The vertical scar on Daniela Montoya-Fontalvo's abdomen reminds her daily how, as an infant, she cheated death on a wooded Cove Neck hillside.
Montoya-Fontalvo - at 9 months, the youngest survivor of the 1990 Avianca crash that claimed 73 lives - was hanging from the back of a passenger seat when her mother found her. She spent about 10 days in a coma.
"My parents have both taught me that we're very blessed to be alive," Montoya-Fontalvo, now 20 and a Brandeis University junior, said recently.
Montoya-Fontalvo; her mother, Miryam, a metallurgical engineer; her father, Luis, an electrical engineer; and her sister, Diana, then 4, were returning from visiting relatives in Colombia and all sustained serious injuries when Flight 52 crashed 20 years ago tomorrow. They lived in Rego Park, Queens, but later moved to Natick, Mass. - her sister is a third-year medical student at Columbia University.
Montoya-Fontalvo coordinates a volunteer elementary and high school tutoring group in the Boston area and is president of her sorority.
"Even if I don't remember [the crash], I try to keep busy and do good things in my life," she said.
Unlike Montoya-Fontalvo, Placido Martin, 58, of East Meadow, said memories do return "and you relive it again . . . seeing the dead, being among them."
After the leg injury he suffered in the crash, and multiple surgeries, he no longer runs marathons but cycles instead. He said rain or a winter chill can set off "unbearable pain."
Zarate, a foreign trade attorney who once lived in Manhattan and summered in Greenport, was returning from meetings with coffee companies when Flight 52 dropped from the sky.
A broken back, legs, ankle, ribs and internal injuries put him in a wheelchair for a year. He still has lingering back pain.
Zarate said he has written a book about Flight 52 to be published in Colombia.
He admits to "sweaty palms" the first time he flew after the crash. Now, he says, he flies without fear.
But Margie Lawder, 44, of King of Prussia, Pa., says she will never fly again.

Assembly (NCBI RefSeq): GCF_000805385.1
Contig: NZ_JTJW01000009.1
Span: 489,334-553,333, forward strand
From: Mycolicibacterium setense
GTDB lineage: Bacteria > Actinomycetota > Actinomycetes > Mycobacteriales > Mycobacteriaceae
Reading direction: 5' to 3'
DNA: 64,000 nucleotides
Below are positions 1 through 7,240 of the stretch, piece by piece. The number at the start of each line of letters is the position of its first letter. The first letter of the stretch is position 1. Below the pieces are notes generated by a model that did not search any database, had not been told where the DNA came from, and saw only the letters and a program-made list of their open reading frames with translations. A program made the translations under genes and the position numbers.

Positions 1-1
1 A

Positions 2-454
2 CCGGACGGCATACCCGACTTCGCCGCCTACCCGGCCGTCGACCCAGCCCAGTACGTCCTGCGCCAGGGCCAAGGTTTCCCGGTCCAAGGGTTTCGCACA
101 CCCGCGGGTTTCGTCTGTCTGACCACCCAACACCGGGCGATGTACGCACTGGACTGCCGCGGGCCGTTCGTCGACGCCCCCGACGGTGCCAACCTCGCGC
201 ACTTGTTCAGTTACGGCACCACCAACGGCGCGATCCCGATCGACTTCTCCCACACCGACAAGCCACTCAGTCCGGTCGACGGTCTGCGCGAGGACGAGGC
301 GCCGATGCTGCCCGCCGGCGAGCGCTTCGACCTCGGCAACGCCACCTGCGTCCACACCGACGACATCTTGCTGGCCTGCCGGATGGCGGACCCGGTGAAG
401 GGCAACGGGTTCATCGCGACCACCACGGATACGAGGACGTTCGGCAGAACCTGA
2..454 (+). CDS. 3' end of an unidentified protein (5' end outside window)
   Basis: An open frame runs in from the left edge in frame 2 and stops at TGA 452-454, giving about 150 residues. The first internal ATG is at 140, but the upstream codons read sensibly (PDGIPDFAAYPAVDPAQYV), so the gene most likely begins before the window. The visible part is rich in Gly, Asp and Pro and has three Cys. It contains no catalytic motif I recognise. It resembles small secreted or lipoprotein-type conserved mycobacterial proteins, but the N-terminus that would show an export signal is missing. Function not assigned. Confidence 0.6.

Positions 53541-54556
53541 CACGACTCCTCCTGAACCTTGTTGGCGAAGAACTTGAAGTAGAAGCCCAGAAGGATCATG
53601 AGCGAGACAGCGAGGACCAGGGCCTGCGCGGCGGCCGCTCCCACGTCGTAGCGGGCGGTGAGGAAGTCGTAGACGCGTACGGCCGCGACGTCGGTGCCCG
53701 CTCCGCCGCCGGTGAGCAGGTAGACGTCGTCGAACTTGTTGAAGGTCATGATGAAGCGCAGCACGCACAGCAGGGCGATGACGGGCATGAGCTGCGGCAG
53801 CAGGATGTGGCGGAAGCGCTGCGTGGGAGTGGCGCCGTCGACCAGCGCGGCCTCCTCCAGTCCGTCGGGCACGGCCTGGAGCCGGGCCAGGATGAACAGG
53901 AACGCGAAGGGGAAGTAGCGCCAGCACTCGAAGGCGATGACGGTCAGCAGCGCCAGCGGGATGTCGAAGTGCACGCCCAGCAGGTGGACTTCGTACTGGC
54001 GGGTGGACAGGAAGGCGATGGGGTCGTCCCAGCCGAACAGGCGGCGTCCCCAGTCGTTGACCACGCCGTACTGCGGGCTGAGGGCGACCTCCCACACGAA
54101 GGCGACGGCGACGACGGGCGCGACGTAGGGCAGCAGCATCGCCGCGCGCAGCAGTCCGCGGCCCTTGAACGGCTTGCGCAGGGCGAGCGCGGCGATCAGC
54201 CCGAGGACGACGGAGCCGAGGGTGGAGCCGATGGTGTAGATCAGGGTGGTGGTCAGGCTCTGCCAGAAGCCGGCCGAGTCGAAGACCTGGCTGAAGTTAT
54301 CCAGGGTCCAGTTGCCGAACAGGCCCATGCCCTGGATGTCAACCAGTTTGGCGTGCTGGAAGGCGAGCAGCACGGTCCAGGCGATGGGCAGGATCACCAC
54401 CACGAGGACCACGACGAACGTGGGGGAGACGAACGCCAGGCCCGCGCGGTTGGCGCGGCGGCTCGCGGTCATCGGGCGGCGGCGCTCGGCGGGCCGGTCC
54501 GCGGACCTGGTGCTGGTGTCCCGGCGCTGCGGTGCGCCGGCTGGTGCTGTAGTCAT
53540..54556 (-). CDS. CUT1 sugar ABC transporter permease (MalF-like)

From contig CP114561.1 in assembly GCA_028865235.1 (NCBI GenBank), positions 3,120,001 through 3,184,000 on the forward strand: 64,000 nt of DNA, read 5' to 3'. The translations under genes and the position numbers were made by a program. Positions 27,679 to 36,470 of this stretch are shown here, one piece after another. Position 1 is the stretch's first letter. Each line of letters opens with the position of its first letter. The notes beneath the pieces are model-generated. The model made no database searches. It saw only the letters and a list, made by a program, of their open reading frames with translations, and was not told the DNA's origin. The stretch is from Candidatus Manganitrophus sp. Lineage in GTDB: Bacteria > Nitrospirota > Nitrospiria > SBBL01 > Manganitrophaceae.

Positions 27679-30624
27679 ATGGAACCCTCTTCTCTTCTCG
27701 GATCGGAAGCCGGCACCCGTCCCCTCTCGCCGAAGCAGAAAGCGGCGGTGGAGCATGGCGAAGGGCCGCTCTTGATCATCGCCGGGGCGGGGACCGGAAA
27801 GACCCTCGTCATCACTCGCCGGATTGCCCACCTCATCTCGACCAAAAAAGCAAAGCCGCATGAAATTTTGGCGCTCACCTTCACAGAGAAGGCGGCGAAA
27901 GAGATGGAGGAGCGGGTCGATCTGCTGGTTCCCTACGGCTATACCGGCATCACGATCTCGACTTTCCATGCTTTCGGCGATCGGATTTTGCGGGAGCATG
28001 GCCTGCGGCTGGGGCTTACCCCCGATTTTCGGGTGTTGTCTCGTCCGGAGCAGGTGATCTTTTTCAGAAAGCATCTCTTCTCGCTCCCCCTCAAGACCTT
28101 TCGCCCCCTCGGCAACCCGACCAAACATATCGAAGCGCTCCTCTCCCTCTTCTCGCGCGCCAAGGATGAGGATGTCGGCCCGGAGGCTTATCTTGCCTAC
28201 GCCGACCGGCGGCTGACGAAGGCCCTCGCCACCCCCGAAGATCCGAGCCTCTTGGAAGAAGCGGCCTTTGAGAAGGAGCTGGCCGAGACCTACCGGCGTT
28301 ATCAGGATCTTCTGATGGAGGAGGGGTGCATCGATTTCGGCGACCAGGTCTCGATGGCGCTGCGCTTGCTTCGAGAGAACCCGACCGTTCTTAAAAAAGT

Lawder, once the manager of a fast-food restaurant, was returning from a visit to Bogota with the man she calls "the love of my life" - Miguel Olaya III, a New Jersey chef. Olaya died and Lawder suffered a broken neck, leg, ankle and multiple internal injuries.
In 1997, Lawder earned an undergraduate degree in sociology, but she can't work because sitting and standing for long periods can be painful.
"I'm a horrible movie partner," Lawder said.
While her pain has worsened with age, she finds joy in her daughter, Jessica, 11.
"Jessica became the happy ending," she said.
With Laura Rivera
Safety and response after the crash:
Because the pilots never formally declared a “fuel emergency” — two words that would have cleared other traffic for an immediate landing — the Federal Aviation Administration developed a standardized glossary of terms to be used by pilots and air traffic controllers for discussing fuel situations. The same glossary was distributed by an international air safety group to foreign airlines.
The FAA issued a notice that controllers should request from flight crews clarification of ambiguous transmissions about possible emergency situations.
The FAA subsequently banned airlines from nine Latin American and African countries from flying into the United States until their governments improved safety oversight.
Because so many rescue vehicles arrived at the remote location without first checking with the county fire communications center, gridlock ensued and ambulances were blocked. Peter Meade, who created the center and emergency response plan in place in 1990, said subsequent training has emphasized the need for staging the arrival of emergency equipment and having the police control access quickly.
The county acquired a mobile emergency command post, and the police installed a computerized dispatch system after the crash. An improved radio network is now being installed.
— KEITH HERBERT AND BILL BLEYER